Women's Divorce Blog

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    The reasons behind the rising trend in grey divorce and some of the commons risks to be aware of.
  • Understanding Codependent Behavior
    Some relationships are unhealthy, especially when you sacrifice your needs and wants in an effort to fulfill the needs of your spouse.
  • Best Way to Sell an Engagement Ring after Divorce
    After a bad marriage and a bad divorce, many women are ready to get rid of this symbol of eternal love. These tips can help turn your bridal bling into money.
  • Allow Yourself to Heal
    Denying the emotional pain of divorce by trying to avoid it or push it away can actually extend the time it takes to heal. Instead, allow yourself time to work through the grieving process.
  • 9 Ways to Make Visitation after Divorce Easier
    Newly divorced parents have a lot of adjustments to make, but ultimately they want to ease the pain for their children. Here are some tips to help take the sting out of visitation.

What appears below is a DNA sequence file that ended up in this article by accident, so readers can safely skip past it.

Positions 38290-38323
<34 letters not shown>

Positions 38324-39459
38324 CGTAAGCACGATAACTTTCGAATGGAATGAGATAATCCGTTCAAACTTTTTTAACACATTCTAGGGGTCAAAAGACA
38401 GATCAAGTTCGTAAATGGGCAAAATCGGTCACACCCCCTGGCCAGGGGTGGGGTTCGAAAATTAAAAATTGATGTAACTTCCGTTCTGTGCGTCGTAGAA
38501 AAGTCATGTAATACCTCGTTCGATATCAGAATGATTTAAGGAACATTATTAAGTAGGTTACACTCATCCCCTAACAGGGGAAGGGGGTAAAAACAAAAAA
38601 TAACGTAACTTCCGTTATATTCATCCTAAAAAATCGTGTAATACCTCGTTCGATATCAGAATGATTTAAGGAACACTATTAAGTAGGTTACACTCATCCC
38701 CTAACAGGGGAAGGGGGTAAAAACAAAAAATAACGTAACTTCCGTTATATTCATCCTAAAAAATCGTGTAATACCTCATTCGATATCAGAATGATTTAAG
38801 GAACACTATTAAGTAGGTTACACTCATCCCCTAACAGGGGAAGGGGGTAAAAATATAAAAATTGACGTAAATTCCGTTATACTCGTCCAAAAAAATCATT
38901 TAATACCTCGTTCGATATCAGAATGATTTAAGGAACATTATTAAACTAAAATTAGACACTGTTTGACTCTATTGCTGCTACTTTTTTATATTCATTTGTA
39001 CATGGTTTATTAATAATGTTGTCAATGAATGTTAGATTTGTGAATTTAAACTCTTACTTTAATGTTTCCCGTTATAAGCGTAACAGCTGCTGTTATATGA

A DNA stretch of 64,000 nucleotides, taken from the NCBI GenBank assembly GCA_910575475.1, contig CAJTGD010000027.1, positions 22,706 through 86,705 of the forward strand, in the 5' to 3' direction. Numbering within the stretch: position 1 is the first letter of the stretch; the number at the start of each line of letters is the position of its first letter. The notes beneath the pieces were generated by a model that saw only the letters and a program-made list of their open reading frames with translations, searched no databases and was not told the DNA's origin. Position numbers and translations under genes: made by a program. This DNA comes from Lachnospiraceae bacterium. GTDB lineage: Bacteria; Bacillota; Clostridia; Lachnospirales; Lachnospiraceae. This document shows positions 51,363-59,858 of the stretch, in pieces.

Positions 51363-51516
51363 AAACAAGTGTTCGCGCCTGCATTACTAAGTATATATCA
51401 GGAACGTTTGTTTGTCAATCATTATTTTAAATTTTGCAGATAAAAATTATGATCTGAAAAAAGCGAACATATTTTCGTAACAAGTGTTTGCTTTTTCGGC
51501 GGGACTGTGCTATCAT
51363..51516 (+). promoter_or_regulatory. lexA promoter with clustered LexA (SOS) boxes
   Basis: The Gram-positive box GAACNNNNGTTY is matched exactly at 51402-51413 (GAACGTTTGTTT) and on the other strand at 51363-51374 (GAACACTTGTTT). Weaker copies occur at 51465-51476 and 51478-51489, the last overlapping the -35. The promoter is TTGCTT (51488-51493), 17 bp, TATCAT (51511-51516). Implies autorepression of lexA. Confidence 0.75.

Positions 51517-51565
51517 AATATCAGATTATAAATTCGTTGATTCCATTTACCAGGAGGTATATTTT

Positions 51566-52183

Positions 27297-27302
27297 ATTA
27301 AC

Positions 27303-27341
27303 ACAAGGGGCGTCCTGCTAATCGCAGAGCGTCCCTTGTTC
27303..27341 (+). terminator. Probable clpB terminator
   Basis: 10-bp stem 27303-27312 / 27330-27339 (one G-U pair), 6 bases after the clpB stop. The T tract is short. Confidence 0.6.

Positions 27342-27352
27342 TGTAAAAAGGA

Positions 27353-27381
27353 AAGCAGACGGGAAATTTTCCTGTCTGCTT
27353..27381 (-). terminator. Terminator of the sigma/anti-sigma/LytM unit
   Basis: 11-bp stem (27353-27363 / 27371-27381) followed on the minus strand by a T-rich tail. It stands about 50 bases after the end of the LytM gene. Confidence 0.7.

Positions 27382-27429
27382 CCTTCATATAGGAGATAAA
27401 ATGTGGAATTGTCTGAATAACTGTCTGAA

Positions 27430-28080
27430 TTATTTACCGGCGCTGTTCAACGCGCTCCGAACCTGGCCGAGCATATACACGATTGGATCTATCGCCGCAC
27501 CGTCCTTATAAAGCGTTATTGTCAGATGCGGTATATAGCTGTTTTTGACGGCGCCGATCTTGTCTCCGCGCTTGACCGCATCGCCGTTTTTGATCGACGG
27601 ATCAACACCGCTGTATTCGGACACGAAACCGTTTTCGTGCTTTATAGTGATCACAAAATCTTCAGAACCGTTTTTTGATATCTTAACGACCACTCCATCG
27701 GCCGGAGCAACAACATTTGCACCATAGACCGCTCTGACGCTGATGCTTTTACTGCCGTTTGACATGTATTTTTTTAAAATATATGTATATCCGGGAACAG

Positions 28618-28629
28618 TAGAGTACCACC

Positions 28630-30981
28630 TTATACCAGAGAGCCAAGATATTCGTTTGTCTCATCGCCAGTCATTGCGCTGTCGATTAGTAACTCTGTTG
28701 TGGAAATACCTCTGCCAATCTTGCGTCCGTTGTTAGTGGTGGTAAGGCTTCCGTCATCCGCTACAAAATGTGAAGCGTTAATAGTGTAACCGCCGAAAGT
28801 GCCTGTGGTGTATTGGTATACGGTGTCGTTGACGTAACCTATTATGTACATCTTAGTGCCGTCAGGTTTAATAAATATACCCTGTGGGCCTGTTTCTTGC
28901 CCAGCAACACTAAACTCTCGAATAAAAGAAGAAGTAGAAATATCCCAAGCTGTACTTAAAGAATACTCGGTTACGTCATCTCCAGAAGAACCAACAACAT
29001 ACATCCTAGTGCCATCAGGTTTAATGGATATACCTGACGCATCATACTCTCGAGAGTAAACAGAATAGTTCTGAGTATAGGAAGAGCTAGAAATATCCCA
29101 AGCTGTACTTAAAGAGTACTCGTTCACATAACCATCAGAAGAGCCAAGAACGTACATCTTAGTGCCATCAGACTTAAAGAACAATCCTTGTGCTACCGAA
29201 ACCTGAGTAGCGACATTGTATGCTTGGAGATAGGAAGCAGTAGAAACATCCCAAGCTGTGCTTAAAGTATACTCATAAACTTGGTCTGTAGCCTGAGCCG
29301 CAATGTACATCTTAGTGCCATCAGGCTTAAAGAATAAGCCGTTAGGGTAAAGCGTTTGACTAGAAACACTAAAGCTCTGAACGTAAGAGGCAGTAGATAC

Life After Divorce?

The hurt and disruption caused by a divorce can make you question whether there can be life after divorce. How can I pick up the pieces and how good will the quality of life be after a divorce?

Marital problems increase risk of heart disease

A new study in the Archives of Internal Medicine links marital problems with an increased risk of developing heart disease.

Previous research has shown that being single creates more of a risk for bad health than being married. For men especially being married was associated with better health.

This new study from the University College London examined over 9000 civil servants in England and assessed their relationships between 1985 and 1990. They followed up about 12 years later and found an increased risk of developing heart disease among those with marital troubles.

Those that had negative emotions or were depressed explained some of the effect but even after correcting for this, there was still a link between bad relationships and increased risk of coronary disease.

It seems that being married leads to better health but the quality of those relationships is also important. The effect was fairly weak and so further studies need to be done to understand what underlies this effect. Previous studies have associated high stress and high levels of stress hormones with poorer health. Future studies should examine stress as a possible underlying cause.

Good diet, exercise and healthy lifestyle are strongly protective for risk of heart disease and are the first line of defence. This results of this study are not a signal to end a relationship or engage in expensive therapy to reduce the risk of coronary disease.

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